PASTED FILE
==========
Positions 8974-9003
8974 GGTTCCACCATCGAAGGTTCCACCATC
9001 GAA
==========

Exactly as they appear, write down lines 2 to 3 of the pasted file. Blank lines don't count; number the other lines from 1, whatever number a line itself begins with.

8974 GGTTCCACCATCGAAGGTTCCACCATC
9001 GAA